Lung effects of inhaled corticosteroids in a rhesus monkey model of childhood asthma

Charles Plopper, J. P. Joad, Lisa Miller, Edward S Schelegle, M. V. Fanucchi, L. S. Van Winkle, N. K. Tyler, Mark V Avdalovic, M. J. Evans, W. L. Lasley, Alan R Buckpitt, Kent E Pinkerton, B. K. Tarkington, S. Davis, S. J. Nishio, Laurel J Gershwin, Reen Wu, D. M. Hyde

Research output: Contribution to journalArticle

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Abstract

Background: The risks for infants and young children receiving inhaled corticosteroid (ICS) therapy are largely unknown. Recent clinical studies indicate that ICS therapy in pre-school children with symptoms of asthma result in decreased symptoms without influencing the clinical disease course, but potentially affect postnatal growth and development. The current study employs a primate experimental model to identify the risks posed by ICS therapy. Objective: To (1) establish whether ICS therapy in developing primate lungs reverses pulmonary pathobiology associated with allergic airway disease (AAD) and (2) define the impact of ICS on postnatal lung growth and development in primates. Methods: Infant rhesus monkeys were exposed, from 1 through 6 months, to filtered air (FA) with house dust mite allergen and ozone using a protocol that produces AAD (AAD monkeys), or to FA alone (Control monkeys). From three through 6 months, the monkeys were treated daily with ICS (budesonide) or saline. Results: Several AAD manifestations (airflow restrictions, lavage eosinophilia, basement membrane zone thickening, epithelial mucin composition) were reduced with ICS treatment, without adverse effects on body growth or adrenal function; however, airway branching abnormalities and intraepithelial innervation were not reduced. In addition, several indicators of postnatal lung growth and differentiation: vital capacity, inspiratory capacity, compliance, non-parenchymal lung volume and alveolarization, were increased in both AAD and Control monkeys that received ICS treatment. Conclusions and Clinical Relevance: Incomplete prevention of pathobiological changes in the airways and disruption of postnatal growth and differentiation of airways and lung parenchyma in response to ICS pose risks for developing primate lungs. These responses also represent two mechanisms that could compromise ICS therapy's ability to alter clinical disease course in young children.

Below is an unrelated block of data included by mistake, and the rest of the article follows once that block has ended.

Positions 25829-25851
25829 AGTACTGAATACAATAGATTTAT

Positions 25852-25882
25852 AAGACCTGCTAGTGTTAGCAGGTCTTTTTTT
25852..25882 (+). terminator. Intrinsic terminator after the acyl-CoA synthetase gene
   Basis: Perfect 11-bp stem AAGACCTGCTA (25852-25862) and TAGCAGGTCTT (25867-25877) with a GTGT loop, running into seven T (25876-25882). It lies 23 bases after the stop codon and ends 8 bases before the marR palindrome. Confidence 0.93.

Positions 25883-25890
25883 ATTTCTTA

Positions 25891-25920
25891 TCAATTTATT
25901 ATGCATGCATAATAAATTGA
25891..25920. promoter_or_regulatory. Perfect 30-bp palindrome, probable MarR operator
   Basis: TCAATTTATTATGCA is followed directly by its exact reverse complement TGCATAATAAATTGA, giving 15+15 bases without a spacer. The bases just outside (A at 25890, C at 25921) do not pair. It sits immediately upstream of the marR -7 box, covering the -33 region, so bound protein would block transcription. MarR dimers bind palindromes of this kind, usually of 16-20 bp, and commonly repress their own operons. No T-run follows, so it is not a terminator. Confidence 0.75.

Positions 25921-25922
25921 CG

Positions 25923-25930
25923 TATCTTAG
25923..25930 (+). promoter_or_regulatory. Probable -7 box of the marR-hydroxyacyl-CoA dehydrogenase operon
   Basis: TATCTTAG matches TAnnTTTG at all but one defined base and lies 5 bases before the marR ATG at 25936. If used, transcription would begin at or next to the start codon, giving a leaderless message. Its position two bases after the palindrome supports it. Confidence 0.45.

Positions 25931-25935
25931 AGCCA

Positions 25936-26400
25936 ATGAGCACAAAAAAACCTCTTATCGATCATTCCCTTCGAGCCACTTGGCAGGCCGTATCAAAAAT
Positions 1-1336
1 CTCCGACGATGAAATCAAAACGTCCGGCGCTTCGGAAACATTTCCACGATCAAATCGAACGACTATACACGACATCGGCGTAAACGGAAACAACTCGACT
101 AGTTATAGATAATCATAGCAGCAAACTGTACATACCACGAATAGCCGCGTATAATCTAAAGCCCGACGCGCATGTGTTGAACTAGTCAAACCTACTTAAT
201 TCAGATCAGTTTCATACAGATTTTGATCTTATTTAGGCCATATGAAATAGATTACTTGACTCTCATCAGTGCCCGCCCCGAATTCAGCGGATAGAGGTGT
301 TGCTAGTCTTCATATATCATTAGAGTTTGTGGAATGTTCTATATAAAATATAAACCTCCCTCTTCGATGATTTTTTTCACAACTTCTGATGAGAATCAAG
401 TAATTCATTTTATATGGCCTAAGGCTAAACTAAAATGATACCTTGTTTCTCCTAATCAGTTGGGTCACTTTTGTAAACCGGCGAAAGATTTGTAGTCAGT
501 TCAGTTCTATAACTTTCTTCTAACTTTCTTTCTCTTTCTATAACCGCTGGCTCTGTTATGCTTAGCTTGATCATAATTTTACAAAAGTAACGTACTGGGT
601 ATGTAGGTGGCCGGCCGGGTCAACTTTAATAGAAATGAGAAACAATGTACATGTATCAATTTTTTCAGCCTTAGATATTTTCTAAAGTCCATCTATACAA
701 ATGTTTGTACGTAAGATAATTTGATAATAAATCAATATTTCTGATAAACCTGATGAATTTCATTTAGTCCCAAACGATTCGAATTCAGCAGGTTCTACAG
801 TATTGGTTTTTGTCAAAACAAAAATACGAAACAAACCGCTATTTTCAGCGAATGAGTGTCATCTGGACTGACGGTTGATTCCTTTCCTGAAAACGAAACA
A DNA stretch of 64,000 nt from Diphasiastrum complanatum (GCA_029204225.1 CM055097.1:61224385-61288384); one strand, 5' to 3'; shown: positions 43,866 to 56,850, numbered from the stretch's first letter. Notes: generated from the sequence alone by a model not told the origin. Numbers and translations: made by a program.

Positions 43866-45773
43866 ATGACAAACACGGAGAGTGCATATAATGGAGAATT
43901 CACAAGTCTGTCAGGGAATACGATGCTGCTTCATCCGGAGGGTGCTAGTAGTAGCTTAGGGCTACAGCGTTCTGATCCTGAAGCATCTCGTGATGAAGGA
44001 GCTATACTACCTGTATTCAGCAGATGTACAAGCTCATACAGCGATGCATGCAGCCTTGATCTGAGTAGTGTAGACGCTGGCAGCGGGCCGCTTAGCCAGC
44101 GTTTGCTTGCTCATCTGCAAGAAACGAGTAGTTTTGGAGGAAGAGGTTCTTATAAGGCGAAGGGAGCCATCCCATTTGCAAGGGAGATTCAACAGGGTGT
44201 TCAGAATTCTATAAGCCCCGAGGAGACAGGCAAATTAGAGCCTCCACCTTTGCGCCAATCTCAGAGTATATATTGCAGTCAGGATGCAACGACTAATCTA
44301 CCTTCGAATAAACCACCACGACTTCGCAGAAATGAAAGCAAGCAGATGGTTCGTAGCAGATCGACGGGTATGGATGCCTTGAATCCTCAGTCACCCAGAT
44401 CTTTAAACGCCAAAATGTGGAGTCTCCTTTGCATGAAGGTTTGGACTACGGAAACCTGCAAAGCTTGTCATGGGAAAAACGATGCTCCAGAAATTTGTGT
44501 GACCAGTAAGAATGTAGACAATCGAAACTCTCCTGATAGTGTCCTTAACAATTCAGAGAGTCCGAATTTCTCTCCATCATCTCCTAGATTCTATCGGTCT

Original languageEnglish (US)
Pages (from-to)1104-1118
Number of pages15
JournalClinical and Experimental Allergy
Volume42
Issue number7
DOIs
StatePublished - Jul 2012

Fingerprint

Macaca mulatta
Adrenal Cortex Hormones
Asthma
Lung
Primates
Monkey Diseases
Growth and Development
Therapeutics
Haplorhini
Growth
Inspiratory Capacity
Air
Dermatophagoides Antigens
Budesonide
Airway Management
Ozone
Therapeutic Irrigation
Vital Capacity
Eosinophilia
Mucins

Keywords

  • Allergic asthma
  • Animal models
  • Gender
  • Immune response

ASJC Scopus subject areas

  • Immunology
  • Immunology and Allergy

Cite this

Lung effects of inhaled corticosteroids in a rhesus monkey model of childhood asthma. / Plopper, Charles; Joad, J. P.; Miller, Lisa; Schelegle, Edward S; Fanucchi, M. V.; Van Winkle, L. S.; Tyler, N. K.; Avdalovic, Mark V; Evans, M. J.; Lasley, W. L.; Buckpitt, Alan R; Pinkerton, Kent E; Tarkington, B. K.; Davis, S.; Nishio, S. J.; Gershwin, Laurel J; Wu, Reen; Hyde, D. M.

In: Clinical and Experimental Allergy, Vol. 42, No. 7, 07.2012, p. 1104-1118.

Research output: Contribution to journalArticle

Plopper, Charles ; Joad, J. P. ; Miller, Lisa ; Schelegle, Edward S ; Fanucchi, M. V. ; Van Winkle, L. S. ; Tyler, N. K. ; Avdalovic, Mark V ; Evans, M. J. ; Lasley, W. L. ; Buckpitt, Alan R ; Pinkerton, Kent E ; Tarkington, B. K. ; Davis, S. ; Nishio, S. J. ; Gershwin, Laurel J ; Wu, Reen ; Hyde, D. M. / Lung effects of inhaled corticosteroids in a rhesus monkey model of childhood asthma. In: Clinical and Experimental Allergy. 2012 ; Vol. 42, No. 7. pp. 1104-1118.
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AU - Fanucchi, M. V.

AU - Van Winkle, L. S.

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AU - Buckpitt, Alan R

AU - Pinkerton, Kent E

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